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  2. When I was little, my dad worked afternoons at the auto plant, so we would have our big meal when I came home from school for lunch (it was only a block away). Oh my, I am referring to my life as back in the day! I am getting old! But most everyone I know has "dinner" around 8 or 9 pm now!My grandpa used to call the middle meal (what I call lunch) dinner, and the evening meal (what I call dinner) supper.

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  3. "Tea-time" is an old-fashioned concept now! When I was growing up, we had "dinner" in the middle of the day – definitely the main meal, meat, potatoes & veg. Tea-time was at about 6pm and was a lighter meal – the mixed grill/Irish breakfast was accompanied by toast, but sometimes it was salad or beans on toast or even just a banana sandwich!But that was in the days when Daddies came home on a one hour lunch-break and kids walked the ten minutes from school and back again in the same one hour lunch-break, to walk in the door at home and have dinner on the table ready for them.Very few families have the main meal in the middle of the day now, you'll find it in the farming community but not anywhere else.Does anyone you know in the US have "dinner" in the middle of the day now?

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  4. I have to say, your pudding does not sound very good to me, haha!Our pudding is like a dessert, sweet and creamy, made with milk I guess. Kind of like a custard. So maybe it is just that I am not used to a pudding that is meat based!Irish breakfast sounds good, minus the black pudding :)Stupid question. . .is tea time dinner? Or is that a completely different meal time?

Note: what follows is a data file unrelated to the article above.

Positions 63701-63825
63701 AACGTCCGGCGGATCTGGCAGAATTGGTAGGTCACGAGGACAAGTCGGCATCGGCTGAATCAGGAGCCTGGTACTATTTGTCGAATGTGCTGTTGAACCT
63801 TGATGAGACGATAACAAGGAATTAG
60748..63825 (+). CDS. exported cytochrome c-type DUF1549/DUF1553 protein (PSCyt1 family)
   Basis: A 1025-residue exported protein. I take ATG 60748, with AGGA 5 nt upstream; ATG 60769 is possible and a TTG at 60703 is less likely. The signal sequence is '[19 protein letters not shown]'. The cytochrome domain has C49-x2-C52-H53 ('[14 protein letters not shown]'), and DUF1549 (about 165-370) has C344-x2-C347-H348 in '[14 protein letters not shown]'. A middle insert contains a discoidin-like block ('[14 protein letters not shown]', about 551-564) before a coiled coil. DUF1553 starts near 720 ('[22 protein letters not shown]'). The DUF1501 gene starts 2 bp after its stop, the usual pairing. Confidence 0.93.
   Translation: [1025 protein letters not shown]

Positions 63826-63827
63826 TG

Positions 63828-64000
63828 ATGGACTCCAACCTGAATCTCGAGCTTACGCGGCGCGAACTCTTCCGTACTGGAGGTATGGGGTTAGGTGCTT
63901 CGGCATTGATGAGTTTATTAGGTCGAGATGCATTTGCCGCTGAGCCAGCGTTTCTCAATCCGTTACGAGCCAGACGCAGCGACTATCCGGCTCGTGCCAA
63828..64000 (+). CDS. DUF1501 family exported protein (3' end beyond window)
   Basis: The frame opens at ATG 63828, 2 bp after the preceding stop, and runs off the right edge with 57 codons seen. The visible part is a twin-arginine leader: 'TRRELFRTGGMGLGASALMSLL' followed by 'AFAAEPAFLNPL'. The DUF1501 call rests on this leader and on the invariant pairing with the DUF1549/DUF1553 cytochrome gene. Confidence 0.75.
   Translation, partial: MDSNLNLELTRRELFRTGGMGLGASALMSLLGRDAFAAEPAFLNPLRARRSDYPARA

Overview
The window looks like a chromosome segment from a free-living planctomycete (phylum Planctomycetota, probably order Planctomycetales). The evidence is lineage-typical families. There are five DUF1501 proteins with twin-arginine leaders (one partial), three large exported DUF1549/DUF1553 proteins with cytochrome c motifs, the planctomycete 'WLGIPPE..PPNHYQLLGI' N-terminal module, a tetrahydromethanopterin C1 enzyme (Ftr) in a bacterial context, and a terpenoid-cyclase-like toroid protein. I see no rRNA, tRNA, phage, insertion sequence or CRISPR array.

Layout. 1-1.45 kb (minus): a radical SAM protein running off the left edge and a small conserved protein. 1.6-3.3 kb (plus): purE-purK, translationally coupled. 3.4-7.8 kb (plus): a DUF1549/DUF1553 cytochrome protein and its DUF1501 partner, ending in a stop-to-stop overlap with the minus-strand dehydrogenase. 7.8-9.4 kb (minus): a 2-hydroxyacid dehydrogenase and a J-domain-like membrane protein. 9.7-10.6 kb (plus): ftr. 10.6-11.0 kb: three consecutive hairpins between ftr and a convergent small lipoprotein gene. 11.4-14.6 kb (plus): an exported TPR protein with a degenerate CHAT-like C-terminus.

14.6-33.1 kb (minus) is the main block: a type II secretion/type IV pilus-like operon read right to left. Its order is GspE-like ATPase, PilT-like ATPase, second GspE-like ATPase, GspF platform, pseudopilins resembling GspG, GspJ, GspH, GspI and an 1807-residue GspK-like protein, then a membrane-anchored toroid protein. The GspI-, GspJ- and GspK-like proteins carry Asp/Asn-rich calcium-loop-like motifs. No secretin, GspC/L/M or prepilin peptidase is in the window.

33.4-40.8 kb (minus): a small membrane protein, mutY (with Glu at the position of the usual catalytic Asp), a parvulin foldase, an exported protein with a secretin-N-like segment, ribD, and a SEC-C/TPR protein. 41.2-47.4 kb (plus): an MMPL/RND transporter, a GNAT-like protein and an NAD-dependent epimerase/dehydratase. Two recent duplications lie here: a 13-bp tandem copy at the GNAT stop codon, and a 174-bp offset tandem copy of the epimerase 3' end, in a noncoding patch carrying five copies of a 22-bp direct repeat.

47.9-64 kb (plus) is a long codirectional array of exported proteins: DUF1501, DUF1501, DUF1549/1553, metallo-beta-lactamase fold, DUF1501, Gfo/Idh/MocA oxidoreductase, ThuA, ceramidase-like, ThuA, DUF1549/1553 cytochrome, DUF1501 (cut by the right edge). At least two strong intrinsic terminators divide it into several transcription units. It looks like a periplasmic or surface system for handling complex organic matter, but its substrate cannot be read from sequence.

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  5. Hmmm, maybe I should get Google translate to translate from English English to American English too!Black pudding is a kind of sausage made with pigs blood. The Irish version is bulked out with barley and flavoured with various herbs & spices. It's got quite a sausage-like texture when it's cooked. The English (or possibly the Scots) do it too, but it has a mushier texture and the Provencal equivalent Boudin is quite mousse-y in texture.Rasher is a very Irish word, think Canadian bacon but a bigger and thicker slice. Fried up with sausages, black pudding and eggs, it's now called an Irish Breakfast but we used to have it at tea-time (6pm) and it was called a "mixed grill" in hotel restaurants in the 60s and 70s.Crisps are potato chips, but you probably guessed that one!

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  6. I have no idea what have of the food items where that you were talking about! But I think pudding that you are talking about is different from the type of pudding that I am thinking about. 9 more days. . .eek!! Exciting and scary all at one, but I am it will be a great new adventure for you, the LSH, and the horses 🙂